I realised that last time I forgot to say one of the important things about Black Sabbath. It’s this: that they achieved their greatness not despite, but because of, their limitations. Ozzy Osbourne couldn’t really sing. Tony Iommi, evaluated technically, was very limited compared with Jimmy Page or Ritchie Blackmore. Geezer Butler wasn’t really a bassist at all, but a guitarist — he had no real idea of what a bassline is supposed to sound like. Put all that together and what you get is … somehow magical.
A big part of this is down to the industrial accident that took the tips of the middle and ring fingers of Tony Iommi’s right hand. Since he plays guitar left-handed, that was his fretting hand. The accident left him with cumbersome technique, unable to fret full chords, forcing him to use root-and-fifth-only power chords. To make fretting easier, Iommi tuned his guitar down, changing its tone. Both factors contributed to the distinctively doomy Sabbath sound.
Similarly, Butler’s lack of experience as a bassist was converted from a bug to a feature. Not knowing how to create a bassline that complemented the guitar riff, he simply mirrored it — sacrificing musical richness, but compensating by a gain in power.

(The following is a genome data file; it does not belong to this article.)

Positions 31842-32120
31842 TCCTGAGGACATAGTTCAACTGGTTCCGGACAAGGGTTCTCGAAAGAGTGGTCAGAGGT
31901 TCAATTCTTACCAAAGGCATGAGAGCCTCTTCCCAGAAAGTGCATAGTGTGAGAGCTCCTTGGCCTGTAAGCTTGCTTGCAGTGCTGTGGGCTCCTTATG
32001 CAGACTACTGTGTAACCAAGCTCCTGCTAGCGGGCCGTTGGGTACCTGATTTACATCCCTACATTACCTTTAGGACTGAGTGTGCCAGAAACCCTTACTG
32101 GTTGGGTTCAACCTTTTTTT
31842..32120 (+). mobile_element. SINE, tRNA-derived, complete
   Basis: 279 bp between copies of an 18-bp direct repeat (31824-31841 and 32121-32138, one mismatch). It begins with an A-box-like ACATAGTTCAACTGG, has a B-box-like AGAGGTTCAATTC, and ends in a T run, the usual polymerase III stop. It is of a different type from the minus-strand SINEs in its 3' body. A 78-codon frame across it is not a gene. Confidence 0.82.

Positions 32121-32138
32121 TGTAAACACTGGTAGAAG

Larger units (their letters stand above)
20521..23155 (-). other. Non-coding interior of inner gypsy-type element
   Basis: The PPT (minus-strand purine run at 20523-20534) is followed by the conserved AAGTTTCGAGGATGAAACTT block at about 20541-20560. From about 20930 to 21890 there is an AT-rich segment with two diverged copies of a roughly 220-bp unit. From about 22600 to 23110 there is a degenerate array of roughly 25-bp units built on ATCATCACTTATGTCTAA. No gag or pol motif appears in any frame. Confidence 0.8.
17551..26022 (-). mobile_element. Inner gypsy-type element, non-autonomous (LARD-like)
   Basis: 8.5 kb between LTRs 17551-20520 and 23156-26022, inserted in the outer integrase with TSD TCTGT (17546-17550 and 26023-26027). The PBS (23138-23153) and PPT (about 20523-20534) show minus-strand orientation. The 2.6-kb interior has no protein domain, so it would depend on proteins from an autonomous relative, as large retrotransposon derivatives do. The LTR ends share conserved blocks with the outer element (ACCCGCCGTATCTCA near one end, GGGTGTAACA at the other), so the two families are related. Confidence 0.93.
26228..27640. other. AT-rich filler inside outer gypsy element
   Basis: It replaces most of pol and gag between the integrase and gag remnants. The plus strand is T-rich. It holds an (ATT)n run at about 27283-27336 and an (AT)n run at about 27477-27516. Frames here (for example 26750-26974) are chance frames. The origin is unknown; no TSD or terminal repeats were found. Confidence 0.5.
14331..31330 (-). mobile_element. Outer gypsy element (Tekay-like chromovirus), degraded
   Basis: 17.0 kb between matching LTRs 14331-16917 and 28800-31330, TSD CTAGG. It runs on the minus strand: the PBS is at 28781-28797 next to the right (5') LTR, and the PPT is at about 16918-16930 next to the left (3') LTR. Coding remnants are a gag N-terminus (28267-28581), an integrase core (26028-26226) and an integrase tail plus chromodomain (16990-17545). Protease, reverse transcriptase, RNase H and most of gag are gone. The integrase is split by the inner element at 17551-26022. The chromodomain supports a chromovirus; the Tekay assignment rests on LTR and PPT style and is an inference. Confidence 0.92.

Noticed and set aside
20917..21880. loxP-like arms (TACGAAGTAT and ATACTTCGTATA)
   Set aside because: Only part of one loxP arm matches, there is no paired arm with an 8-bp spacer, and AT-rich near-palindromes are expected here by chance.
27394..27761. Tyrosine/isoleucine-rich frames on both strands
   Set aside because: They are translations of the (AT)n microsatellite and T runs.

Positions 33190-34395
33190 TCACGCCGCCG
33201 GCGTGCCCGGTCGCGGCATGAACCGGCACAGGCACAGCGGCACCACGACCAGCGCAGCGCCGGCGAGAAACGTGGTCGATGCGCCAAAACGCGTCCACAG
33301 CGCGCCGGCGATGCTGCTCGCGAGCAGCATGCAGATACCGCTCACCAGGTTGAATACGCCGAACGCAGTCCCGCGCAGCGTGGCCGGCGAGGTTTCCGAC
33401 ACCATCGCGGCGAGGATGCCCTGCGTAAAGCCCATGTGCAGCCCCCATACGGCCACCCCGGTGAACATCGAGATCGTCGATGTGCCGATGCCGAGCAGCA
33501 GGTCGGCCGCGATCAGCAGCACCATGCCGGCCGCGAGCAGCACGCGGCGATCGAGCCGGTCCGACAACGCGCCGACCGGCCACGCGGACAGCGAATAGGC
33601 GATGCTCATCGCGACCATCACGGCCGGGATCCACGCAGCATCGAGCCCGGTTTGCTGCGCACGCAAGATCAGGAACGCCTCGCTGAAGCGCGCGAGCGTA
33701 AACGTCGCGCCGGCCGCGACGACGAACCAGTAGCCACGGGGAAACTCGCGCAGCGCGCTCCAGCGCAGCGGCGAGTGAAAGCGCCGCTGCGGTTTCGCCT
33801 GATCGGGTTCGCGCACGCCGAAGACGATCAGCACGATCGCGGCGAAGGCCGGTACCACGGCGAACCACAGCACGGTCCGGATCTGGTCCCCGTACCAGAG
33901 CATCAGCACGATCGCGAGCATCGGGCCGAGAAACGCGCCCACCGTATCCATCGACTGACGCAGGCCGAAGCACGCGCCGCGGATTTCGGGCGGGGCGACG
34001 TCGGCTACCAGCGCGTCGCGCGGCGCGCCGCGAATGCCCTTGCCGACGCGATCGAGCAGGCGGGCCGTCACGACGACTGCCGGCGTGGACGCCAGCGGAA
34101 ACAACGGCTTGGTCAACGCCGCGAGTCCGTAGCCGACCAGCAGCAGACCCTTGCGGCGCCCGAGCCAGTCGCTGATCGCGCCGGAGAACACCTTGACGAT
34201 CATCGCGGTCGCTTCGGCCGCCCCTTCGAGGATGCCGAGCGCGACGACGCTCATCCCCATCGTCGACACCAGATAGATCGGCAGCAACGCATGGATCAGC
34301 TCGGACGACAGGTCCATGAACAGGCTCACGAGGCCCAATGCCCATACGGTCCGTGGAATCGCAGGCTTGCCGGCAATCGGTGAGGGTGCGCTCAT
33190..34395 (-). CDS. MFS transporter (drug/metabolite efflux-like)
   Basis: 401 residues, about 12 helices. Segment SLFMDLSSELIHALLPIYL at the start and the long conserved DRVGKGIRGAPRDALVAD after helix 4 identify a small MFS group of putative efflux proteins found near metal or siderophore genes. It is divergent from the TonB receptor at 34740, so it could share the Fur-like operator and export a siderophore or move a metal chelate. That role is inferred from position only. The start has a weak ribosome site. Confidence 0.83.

Then we come to Ozzy. All you can really say about him is that he is such a terrible, whiny singer that his voice is utterly distinctive. You can’t even begin to confuse classic-era Black Sabbath with any other band. (Amazingly, Ozzy would go on to front another superb metal band with a very different sound … but that’s a story for another day.)
I find all this fascinating. It reminds me of nothing more than my very early adventures in computer-game graphics. Working on a VIC-20, I was constrained to designing user-defined characters in an 8×8 matrix. This kind of thing:
There’s something paradoxically liberating about working within such tight strictures. The limited set of choices clarifies the creative process, and facilitates creating something that has clarity. Then it becomes a matter of combining the simple components you’ve created into a greater whole — whether that’s a matter of different kinds of 8×8 user-defined characters moving around a screen, or putting guitar, bass and drums together with vocals.
So for me, the lesson of Black Sabbath is that old favourite, Less Is More.